A root-injection method to assess verticillium wilt resistance of peppermint ( Mentha × piperita L.) and its use in identifying resistant somaclones of cv. Black Mitcham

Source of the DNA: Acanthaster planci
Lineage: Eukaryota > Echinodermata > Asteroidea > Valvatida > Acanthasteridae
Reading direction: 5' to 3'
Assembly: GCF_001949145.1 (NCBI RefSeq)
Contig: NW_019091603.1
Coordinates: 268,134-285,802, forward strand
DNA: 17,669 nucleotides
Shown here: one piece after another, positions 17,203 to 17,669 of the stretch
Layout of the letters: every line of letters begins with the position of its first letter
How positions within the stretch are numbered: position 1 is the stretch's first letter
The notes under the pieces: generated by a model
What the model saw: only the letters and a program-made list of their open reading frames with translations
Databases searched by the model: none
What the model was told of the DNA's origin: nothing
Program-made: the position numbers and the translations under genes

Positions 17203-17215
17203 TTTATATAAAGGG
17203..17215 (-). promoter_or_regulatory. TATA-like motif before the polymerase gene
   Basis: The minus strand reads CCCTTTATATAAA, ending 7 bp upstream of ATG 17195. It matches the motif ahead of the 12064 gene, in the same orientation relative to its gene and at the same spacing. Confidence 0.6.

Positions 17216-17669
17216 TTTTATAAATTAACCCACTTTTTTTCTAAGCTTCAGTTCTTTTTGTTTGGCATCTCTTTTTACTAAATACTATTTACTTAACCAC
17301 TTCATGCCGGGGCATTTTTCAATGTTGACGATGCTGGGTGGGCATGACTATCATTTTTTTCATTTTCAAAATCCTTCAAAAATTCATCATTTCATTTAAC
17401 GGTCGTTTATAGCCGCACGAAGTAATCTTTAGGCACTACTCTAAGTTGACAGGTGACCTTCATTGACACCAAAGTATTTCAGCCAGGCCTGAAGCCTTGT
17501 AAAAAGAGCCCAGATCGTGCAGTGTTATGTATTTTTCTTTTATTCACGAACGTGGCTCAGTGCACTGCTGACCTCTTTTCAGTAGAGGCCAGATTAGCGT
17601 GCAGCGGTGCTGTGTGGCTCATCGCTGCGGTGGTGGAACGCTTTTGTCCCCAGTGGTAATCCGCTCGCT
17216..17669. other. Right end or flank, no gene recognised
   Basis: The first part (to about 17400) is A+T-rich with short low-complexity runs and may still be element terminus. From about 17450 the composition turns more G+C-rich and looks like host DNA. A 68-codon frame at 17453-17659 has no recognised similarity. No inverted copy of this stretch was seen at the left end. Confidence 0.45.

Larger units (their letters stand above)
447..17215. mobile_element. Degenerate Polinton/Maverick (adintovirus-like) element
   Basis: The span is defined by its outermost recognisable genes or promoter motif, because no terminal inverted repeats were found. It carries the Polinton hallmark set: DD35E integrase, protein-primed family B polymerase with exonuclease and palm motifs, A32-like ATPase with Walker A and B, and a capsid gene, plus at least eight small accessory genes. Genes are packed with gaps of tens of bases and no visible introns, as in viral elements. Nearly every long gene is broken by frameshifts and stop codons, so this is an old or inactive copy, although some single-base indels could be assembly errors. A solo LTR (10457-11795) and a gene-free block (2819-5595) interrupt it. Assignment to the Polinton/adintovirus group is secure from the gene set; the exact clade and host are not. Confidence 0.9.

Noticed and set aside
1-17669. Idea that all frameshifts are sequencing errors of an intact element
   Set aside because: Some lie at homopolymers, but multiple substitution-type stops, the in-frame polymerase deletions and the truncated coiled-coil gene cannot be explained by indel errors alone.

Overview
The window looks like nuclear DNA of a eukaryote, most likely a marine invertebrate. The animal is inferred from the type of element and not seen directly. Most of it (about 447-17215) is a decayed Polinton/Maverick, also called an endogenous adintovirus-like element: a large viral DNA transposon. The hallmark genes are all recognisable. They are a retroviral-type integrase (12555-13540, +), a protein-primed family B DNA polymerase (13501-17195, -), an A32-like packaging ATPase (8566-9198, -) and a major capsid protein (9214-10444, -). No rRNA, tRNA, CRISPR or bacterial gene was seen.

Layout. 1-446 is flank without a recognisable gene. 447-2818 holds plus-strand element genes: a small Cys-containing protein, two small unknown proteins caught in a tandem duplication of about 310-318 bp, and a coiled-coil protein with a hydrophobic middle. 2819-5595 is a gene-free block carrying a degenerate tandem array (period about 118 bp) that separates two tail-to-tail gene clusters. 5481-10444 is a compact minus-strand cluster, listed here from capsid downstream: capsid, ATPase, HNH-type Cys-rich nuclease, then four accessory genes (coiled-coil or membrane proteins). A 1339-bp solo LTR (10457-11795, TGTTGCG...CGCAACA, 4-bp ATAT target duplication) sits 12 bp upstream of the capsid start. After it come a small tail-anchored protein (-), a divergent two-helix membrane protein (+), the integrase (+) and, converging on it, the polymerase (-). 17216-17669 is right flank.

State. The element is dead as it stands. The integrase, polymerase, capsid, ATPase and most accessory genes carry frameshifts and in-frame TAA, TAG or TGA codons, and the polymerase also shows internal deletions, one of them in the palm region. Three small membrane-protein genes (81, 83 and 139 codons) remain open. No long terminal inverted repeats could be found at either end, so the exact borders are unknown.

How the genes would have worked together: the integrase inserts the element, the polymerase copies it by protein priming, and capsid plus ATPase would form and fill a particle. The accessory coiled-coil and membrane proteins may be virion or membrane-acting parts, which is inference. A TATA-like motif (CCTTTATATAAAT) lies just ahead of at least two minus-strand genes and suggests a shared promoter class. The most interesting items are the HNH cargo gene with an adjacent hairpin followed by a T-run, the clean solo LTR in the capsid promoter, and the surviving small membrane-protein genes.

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Three studies were initially conducted using five mint cultivars with known disease reactions to verticillium wilt to determine if inoculation method, root-dip as compared to root-injection, had an affect on the plant growth and disease reaction. The planting media did not affect the development of wilt symptoms in susceptible varieties, however, the soil/peat based medium resulted in higher shoot fresh weight at harvest than the perlite/vermiculite medium. Black Mitcham had the highest susceptible disease rating and greatest reduction in fresh shoot weight from inoculation with Verticillium dahliae at two inoculum concentrations, 104 or 106 microconidia/ml. Native spearmint was resistant and Mentha crispa was moderately resistant, whereas, Murray Mitcham peppermint and Scotch spearmint were moderately susceptible to verticillium wilt with a corresponding lower fresh shoot weight. Scotch spearmint was less susceptible at the low inoculum concentration than at a higher level of microconidia, indicating a low level of disease resistance. Overall, the two inoculation methods resulted in similar cultivar responses to verticillium wilt, although the root-injection method was more applicable for large plant populations. Thus, the root-injection method of inoculation was utilized to screen 743 Black Mitcham derived somaclones for wilt resistance, of which nine somaclones were found resistant in repeated inoculation tests.
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